Some people cause problems for themselves and for others by simply ‘looking out for number one’ – that is, putting themselves, first, second and last. One of the problems with this approach to life is that it contributes to a vicious circle. The more self-centred people are, the more they contribute to other people feeling shunned, disregarded and even disrespected. While being treated like that may spur some people to be even more considerate to, and supportive of, others to counterbalance the negative experience they have had, that is not always the result. For many people there is a danger that other people’s selfishness and the negative consequences it brings lead them to withdraw into themselves, to adopt the attitude of: ‘Well, if other people are not going to consider my needs, why should I consider theirs? This is an example of a ‘category error’. ‘They’ becomes extended from ‘selfish, inconsiderate people’ (‘they’ don’t consider my needs’) to all people (so I will not consider ‘their’ needs). A specific category (selfish people) has now been extended to include people in general.
However, referring to this as a category error gives the impression that it is a rational matter, an error in thinking. In reality, though, it is more of an emotional response. It is more about feelings than thoughts. Being self-centred can be seen as a form of emotional protection: if I don’t get involved in other people’s concerns, they can’t hurt me. This is similar to the emotional ‘thick skin’ that people develop when they become burnt out, when they shut themselves off emotionally.
The other side of the coin, though, is when people are not self-centred enough, when they neglect their own needs – perhaps because they are anxious about being seen as selfish or inconsiderate. The technical term for this is being ‘other directed’ – that is, you focus first and foremost on other people’s needs. While in many ways this is a noble and positive thing to do, it is not without risks.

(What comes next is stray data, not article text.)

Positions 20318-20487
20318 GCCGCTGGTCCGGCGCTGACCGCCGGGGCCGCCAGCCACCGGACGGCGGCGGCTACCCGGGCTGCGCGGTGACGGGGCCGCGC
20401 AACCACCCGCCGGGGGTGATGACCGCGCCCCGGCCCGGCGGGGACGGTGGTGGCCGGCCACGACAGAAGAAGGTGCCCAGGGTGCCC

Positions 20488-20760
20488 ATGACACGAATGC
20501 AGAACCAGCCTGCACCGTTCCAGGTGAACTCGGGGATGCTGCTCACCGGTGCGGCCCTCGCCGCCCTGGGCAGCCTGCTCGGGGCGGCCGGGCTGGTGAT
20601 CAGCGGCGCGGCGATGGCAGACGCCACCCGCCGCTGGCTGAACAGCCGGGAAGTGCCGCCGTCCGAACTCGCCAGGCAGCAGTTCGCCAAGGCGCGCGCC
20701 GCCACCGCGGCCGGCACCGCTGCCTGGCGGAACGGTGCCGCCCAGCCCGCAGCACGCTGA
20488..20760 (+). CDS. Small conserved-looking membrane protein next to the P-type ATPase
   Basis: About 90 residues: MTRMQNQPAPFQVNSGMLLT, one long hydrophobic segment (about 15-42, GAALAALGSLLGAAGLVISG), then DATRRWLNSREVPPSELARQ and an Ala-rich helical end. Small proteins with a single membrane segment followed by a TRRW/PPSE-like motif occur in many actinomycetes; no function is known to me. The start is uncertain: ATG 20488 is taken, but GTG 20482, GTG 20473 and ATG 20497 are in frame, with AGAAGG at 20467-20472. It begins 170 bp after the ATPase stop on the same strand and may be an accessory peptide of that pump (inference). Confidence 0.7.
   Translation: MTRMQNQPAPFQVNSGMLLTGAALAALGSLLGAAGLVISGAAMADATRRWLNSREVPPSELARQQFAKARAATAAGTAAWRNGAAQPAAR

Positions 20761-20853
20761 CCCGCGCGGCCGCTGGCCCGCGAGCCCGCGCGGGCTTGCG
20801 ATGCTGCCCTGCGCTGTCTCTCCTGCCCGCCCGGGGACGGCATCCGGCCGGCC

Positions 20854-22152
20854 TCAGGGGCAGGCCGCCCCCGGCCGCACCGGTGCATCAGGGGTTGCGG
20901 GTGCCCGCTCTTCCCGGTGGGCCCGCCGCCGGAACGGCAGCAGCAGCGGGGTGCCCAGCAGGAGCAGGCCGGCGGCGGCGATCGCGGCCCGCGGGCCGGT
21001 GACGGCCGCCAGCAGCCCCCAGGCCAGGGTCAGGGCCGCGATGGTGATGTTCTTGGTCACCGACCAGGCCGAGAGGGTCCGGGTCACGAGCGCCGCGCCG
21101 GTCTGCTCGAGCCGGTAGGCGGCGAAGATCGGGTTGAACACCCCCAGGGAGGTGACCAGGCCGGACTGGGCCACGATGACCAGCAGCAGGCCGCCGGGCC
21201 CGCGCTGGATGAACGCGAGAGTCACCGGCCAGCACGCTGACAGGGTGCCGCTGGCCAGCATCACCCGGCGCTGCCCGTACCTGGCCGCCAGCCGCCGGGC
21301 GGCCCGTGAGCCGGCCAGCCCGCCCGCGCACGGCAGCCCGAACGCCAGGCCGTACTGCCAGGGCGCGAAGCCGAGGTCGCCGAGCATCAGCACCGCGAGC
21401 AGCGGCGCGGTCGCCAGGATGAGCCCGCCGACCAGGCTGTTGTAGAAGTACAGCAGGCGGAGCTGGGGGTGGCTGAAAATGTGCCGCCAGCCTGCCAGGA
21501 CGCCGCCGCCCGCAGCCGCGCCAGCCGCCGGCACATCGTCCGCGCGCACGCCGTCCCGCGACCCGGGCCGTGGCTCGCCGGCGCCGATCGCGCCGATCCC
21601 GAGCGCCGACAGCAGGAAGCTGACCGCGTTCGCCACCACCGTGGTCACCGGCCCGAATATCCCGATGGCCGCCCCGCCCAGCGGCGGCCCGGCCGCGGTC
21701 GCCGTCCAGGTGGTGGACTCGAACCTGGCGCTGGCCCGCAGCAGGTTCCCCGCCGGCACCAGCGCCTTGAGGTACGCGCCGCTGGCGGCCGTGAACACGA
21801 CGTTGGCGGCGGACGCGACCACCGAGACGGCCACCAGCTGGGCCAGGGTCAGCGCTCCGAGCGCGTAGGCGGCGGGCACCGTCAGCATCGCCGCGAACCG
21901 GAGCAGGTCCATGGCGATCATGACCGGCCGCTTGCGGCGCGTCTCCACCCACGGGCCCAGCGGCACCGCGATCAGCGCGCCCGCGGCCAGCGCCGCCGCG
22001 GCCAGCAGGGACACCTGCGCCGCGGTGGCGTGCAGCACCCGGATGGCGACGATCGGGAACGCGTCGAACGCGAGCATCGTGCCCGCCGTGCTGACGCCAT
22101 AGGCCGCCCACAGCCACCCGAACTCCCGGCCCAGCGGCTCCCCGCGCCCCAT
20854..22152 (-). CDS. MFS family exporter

If we put other people’s needs first and last, we may end up neglecting our own needs. History is full of examples of people who created major problems for themselves (and for others) by not ensuring that their own needs were met. For example, I have met parents who have made themselves ill by sacrificing their own needs for the needs of their children – but their children then suffer as a result of one of both of their parents being ill.
What it boils down to, then, is that you will be ill-equipped to help others meet their needs if you are not attending to your own needs. I had a colleague once who gave up her job because she could no longer sustain the pressure of addressing other people’s needs while paying no attention to her own. The longer she remained in the job, the more convinced she was that she was heading for a ‘breakdown’. In addition, when I was a manager I had to work closely with one team member to make sure that she did not burn out because she had developed a dangerous habit of ignoring her own needs.
Looking after yourself is not about being selfish. Being selfish is a matter of focusing on your own needs at the expense of other people’s needs; looking after yourself is about making sure that you are in a strong, safe and healthy position to help others. The two things are entirely different, so we need to make sure that we are not falling into the (sadly all-too-common) trap of shying away from our own needs because we are falsely equating focusing on our own needs with being selfish. At times the price we can pay for making this mistake can be very high indeed.